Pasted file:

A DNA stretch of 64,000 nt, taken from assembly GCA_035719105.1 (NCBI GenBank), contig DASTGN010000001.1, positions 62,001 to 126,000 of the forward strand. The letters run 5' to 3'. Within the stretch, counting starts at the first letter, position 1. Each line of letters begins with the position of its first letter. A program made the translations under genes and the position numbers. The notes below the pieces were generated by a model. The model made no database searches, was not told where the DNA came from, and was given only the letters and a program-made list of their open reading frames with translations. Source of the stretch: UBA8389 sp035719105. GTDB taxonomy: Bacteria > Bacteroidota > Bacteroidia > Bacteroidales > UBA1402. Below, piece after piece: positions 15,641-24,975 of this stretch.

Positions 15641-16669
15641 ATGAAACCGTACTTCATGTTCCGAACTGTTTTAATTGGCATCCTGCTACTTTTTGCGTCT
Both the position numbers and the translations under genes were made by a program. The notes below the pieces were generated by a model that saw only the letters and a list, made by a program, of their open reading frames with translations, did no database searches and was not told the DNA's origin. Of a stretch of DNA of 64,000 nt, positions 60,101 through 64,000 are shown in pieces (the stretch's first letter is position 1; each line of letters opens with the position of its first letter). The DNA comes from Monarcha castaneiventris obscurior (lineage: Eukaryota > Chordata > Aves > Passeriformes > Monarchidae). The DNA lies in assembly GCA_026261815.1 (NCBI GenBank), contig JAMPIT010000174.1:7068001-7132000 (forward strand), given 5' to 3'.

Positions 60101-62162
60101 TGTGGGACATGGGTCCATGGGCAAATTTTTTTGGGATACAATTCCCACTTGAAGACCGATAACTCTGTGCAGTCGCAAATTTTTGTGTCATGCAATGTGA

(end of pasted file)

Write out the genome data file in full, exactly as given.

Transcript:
A DNA stretch of 64,000 nt, taken from assembly GCA_035719105.1 (NCBI GenBank), contig DASTGN010000001.1, positions 62,001 to 126,000 of the forward strand. The letters run 5' to 3'. Within the stretch, counting starts at the first letter, position 1. Each line of letters begins with the position of its first letter. A program made the translations under genes and the position numbers. The notes below the pieces were generated by a model. The model made no database searches, was not told where the DNA came from, and was given only the letters and a program-made list of their open reading frames with translations. Source of the stretch: UBA8389 sp035719105. GTDB taxonomy: Bacteria > Bacteroidota > Bacteroidia > Bacteroidales > UBA1402. Below, piece after piece: positions 15,641-24,975 of this stretch.

Positions 15641-16669
15641 ATGAAACCGTACTTCATGTTCCGAACTGTTTTAATTGGCATCCTGCTACTTTTTGCGTCT
Both the position numbers and the translations under genes were made by a program. The notes below the pieces were generated by a model that saw only the letters and a list, made by a program, of their open reading frames with translations, did no database searches and was not told the DNA's origin. Of a stretch of DNA of 64,000 nt, positions 60,101 through 64,000 are shown in pieces (the stretch's first letter is position 1; each line of letters opens with the position of its first letter). The DNA comes from Monarcha castaneiventris obscurior (lineage: Eukaryota > Chordata > Aves > Passeriformes > Monarchidae). The DNA lies in assembly GCA_026261815.1 (NCBI GenBank), contig JAMPIT010000174.1:7068001-7132000 (forward strand), given 5' to 3'.

Positions 60101-62162
60101 TGTGGGACATGGGTCCATGGGCAAATTTTTTTGGGATACAATTCCCACTTGAAGACCGATAACTCTGTGCAGTCGCAAATTTTTGTGTCATGCAATGTGA